FAQ: Casting malloc?

This is a discussion on FAQ: Casting malloc? within the FAQ Board forums, part of the General Programming Boards category; Gday, Just wondering, i have read a fair bit that you shouldn't cast malloc and i am just wondering what ...

  1. #1
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    FAQ: Casting malloc?

    Gday,

    Just wondering, i have read a fair bit that you shouldn't cast malloc and i am just wondering what casting actually is e.g

    from another post
    Code:
    example t=(char*)malloc(26 * sizeof(char));
    prelude said not to cast malloc,

    can someone explain what this casting is and how it has been done in this example. and what to do instead?

    Thanks

  2. #2
    &TH of undefined behavior Fordy's Avatar
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    malloc returns a void pointer...what this means is that the return points to something, but that something could be more or less anything......so what you are doing above is giving a hint to the compiler that the data returned from malloc should be treated as a pointer to a char (or an array of chars).......

    in std C, there's no need to cast from malloc, but of you are compiling your code as C++, it will give an error without the cast being present.....this is due to C++ being more type sensitive (it has to be due to its ability to define custom types)

  3. #3
    and the hat of wrongness Salem's Avatar
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    casting is where you (the programmer) decide that you know better than the compiler.

    So when you say this
    (char*)malloc(10)

    You're saying that you take whatever malloc returns, convert it to a char*, and assign that to the variable in question.

    This is all well and good if malloc is prototyped properly (by including stdlib.h), where it's defined as returning void*.

    The problem comes in when you fail to include stdlib.h, and the compiler initially assumes that malloc returns an int. The real problem is, you DONT get any warning from the compiler.

    You merrily then convert that int to a char* (via the cast). On machines where sizeof(char*) is different from sizeof(int), the code is seriously broken.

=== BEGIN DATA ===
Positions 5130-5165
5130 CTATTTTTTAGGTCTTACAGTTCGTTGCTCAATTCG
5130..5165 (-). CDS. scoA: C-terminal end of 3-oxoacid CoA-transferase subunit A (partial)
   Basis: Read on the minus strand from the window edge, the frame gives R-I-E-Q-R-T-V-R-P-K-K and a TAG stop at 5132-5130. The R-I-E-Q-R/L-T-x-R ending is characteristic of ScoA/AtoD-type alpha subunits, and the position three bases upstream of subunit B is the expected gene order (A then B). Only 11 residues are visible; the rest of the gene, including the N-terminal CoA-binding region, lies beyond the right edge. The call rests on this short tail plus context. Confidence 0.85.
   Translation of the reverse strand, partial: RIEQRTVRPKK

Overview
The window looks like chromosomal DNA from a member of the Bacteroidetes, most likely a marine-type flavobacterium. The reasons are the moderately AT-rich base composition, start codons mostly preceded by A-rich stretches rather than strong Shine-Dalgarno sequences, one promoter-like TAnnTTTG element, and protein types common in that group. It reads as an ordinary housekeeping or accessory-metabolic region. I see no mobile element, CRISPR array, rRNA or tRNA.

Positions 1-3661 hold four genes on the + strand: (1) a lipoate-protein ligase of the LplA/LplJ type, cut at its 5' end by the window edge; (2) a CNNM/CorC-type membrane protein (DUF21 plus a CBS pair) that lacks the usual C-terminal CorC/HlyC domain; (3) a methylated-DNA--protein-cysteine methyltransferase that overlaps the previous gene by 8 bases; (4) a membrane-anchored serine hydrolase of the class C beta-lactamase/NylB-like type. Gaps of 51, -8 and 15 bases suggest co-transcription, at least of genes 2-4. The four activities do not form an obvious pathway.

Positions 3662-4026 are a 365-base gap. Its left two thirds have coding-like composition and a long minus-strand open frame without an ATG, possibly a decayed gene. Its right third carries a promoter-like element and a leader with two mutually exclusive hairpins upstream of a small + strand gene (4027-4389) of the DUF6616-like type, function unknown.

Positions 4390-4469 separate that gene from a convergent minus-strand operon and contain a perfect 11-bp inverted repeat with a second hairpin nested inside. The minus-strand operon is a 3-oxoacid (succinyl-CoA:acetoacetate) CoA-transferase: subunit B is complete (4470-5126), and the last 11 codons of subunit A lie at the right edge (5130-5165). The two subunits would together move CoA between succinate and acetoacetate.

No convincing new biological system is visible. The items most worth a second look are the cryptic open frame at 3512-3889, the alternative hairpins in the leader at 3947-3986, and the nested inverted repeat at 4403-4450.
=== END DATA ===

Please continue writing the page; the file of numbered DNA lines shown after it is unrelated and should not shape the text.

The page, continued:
Now if you just have
    char *var = malloc( 10 );
    And you miss out the include <stdlib.h>, you will get a warning from the compiler.

    http://www.eskimo.com/~scs/C-faq/s7.html

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    Re: Casting malloc?

    so instead of this:
    Originally posted by Simon

    Code:
    t=(char*)malloc(26 * sizeof(char));
    which casts malloc as a char*,
    you would be better to do this:
    Code:
    t=malloc(26 * sizeof(char));
    ???

  5. #5
    and the hat of wrongness Salem's Avatar
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    > you would be better to do this:
    In C, yes

    But note Fordy's comments about C++

    But in C++, you should be using the new operator to get more memory, not malloc

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    Talking

    Thanks Salem,

    Always Very Reliable.

  7. #7
    Just Lurking Dave_Sinkula's Avatar
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    I have a couple of comments. Let's start with this.
    Code:
    char *t=(char*)malloc(26 * sizeof(char));
    As has already been discussed, the cast is something to avoid in C. It is a holdover from the pre-ANSI C days.
    http://www.eskimo.com/~scs/C-faq/q7.7.html

    So then we have the following.
    Code:
    char *t = malloc(26 * sizeof(char));
    But it is useless to do sizeof(char) because it is always 1. So it could just as well be as follows.
    Code:
    char *t = malloc(26);
    But I prefer the following instead.
    Code:
    char *t = malloc(26 * sizeof(*t));
    Then if I need to change t to some other type, the code only needs to be changed in one spot.
    Code:
    long *t = malloc(26 * sizeof(*t));
    Dwelling on this a little, I find that even sizeof(int) stands out as code to avoid. If you use sizeof on the object itself, you always get its correct size. If you use sizeof on the presumed type of an object, you will get the size of a presumed type -- which may or may not be the size of the object.

    This may seem trivial for small amounts of code. But when project get bigger and changes are in multiple modules it can get confusing. I guess I just find it better to avoid the middleman and always be safe.

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    Whilst I agree with what has been posted, would I be correct in assuming that when/if C99 is widely supported, the benefit of not casting malloc for the reasons mentioned will be nullified because the standard forbids implicit function declaration? So that for normal coding, if you want the compiler to help you it may be preferable to type cast?
    Joe

  9. #9
    Visionary Philosopher Sayeh's Avatar
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    In the first place, there is nothing wrong with using type coercion. newbies call this 'casting'. All it does is help the compiler convert a returned type from one type to another type. And in fact, is necessary for code portability to older compilers and on some platforms.

    As for lauding the C99 standard, be careful. Many things about the C99 standard are actually incorrect because they have been instituted by persons with too little knowledge and history in programming. In many cases obfuscating what was once obvious into something abstract.

    When you say:

    Code: